I was delighted to take part in this year’s Space Week. The workshop I offered is called Solar System Explorers. It consisted of a brief run through our solar system. Within, I talked about some of the multitudes of spacecraft in orbit, on the way, or already exploring the surface of the planets. The JUICE mission is particularly featured.
Jupiter planet of the winter
Being the planet of the winter, Jupiter was the one I spoke about the most. I told the kids about Juno in polar orbit and Europa Clipper’s targeted launch in 2024. And about JUICE on its way to the largest planet in our solar system. We also looked closely at Mars with its rovers, Curiosity and Perseverance on the surface. The story of being at the launch of Curiosity flowed out of me at one stage. It was such a wonderful experience to feel the sound of the rocket passing right through my body.
I wanted the children to become solar system explorers in their own right. To look up in the east and find Jupiter with their own eyes. To get Jupiter’s brightness in their heads, I compared it to to the lights of a Sikorsky helicopter. They would be familiar with these rescue choppers as they frequently fly in the area. Sometimes saving people who become injured on local mountains. They also fly patients from the offshore islands to the hospital. It is difficult not to see them as they are particularly loud. In the eastern night sky, it is difficult not to see Jupiter as it is the brightest object. I call it eyeball astronomy, as only some children have binoculars or a telescope.
To facilitate their quest, I made a small map with Jupiter, M45 and Taurus featuring the red star Aldebaran. The library kindly printed one for each child. So then I drew Jupiter, explaining features as I went along, and the children followed with their own efforts. The drawings of the first groups went well. I prompted them to include Jupiter’s belts, zones and the great red spot. Plus, if they could write Juice is on the way, Juno in Orbit and Europa Clipper launch 2024. They were random ages, so not all managed the writing, but all created lovely drawings.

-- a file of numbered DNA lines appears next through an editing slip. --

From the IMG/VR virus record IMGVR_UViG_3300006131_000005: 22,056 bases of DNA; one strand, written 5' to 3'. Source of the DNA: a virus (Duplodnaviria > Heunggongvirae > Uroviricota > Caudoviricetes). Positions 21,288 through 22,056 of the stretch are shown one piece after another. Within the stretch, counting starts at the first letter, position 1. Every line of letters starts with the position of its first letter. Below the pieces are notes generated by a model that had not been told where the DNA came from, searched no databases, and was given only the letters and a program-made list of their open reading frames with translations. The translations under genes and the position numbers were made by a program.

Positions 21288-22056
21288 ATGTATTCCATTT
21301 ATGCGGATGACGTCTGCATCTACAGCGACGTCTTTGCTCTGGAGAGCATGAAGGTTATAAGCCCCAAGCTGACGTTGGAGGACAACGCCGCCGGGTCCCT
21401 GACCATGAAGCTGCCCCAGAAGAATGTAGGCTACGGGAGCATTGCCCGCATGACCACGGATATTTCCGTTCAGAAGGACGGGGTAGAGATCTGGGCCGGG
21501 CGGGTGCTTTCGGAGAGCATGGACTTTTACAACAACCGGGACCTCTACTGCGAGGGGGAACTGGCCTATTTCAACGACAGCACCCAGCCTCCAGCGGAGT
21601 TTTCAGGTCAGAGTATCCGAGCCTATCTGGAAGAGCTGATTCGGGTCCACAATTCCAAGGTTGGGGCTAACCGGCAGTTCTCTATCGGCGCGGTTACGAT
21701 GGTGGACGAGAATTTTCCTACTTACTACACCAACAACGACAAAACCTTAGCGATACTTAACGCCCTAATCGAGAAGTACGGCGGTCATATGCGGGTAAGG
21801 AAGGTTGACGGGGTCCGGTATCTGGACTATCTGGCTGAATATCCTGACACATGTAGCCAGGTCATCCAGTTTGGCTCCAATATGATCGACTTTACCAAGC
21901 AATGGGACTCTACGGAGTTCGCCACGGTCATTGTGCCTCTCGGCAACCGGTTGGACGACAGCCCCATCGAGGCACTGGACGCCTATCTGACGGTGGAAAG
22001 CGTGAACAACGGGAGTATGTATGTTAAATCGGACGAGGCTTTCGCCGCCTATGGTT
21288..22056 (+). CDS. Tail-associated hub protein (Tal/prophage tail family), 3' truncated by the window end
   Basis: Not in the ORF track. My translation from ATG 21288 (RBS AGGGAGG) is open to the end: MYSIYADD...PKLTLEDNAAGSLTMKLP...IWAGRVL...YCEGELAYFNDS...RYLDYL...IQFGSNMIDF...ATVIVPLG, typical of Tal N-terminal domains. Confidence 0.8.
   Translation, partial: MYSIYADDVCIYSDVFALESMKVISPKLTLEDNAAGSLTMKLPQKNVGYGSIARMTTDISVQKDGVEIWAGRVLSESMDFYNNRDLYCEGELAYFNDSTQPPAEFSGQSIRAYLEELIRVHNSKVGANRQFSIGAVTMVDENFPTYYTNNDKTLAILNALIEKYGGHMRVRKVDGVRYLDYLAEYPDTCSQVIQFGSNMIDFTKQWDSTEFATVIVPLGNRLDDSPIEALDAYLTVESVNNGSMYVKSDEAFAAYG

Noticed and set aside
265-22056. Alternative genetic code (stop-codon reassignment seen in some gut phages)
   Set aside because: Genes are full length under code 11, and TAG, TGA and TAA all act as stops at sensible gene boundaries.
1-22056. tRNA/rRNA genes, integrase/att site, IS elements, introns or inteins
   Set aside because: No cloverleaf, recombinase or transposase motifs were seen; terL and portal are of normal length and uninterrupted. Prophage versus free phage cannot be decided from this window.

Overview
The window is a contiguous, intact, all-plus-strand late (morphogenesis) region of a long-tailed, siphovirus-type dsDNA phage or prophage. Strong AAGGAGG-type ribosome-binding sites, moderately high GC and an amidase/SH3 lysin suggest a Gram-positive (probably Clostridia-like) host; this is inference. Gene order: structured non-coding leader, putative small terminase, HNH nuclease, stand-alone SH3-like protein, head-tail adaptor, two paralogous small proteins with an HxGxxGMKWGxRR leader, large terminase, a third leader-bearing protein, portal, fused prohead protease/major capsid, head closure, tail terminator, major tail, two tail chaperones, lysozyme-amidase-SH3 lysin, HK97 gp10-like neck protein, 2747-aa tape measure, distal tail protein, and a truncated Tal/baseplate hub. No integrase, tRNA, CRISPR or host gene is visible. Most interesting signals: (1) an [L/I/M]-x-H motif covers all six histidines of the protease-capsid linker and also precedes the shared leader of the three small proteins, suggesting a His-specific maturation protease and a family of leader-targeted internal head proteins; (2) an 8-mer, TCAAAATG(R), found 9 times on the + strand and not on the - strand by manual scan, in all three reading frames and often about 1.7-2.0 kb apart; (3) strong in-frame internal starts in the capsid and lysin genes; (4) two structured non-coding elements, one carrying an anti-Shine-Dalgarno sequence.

A drawing challenge
The second group were older, 6th class primary school. Again, a trip through the solar system with a focus on Jupiter. They also drew Jupiter, but their extra challenge was to include JUICE at Jupiter. We discussed the solar panels on the spacecraft and looked closely at how they were arranged and how large they were to the craft itself. They were familiar with solar power on top of houses. We talked briefly about how powerful the JUICE solar panels must be to take energy from the sun and use it so far away in space.
My question to the children then was, ‘What age will you be when JUICE gets to Jupiter and its icy moons? The answers, 19,20,21. Some of them wrote that on their drawings. They seemed to be amused to think of themselves eight years ahead.
JUICE video Jupiter Icy Moons Explorer
We finished with a short video about JUICE presented by an Irish scientist, Professor Caitriona Jackman and her colleagues. It is important to show young children that Irish people can become scientists with the opportunity to work on ESA and NASA missions. They may never get to space themselves, but they can be part of solar system exploration in many different ways.
Each child got JUICE stickers, ESO stickers ( saying Think Big Aim High) and a map showing where Jupiter is in the October night sky. Each class got an ESA poster showing its missions within the solar system and beyond JUICE mission video Westport and Castlebar libraries were the venues, it was very enjoyable.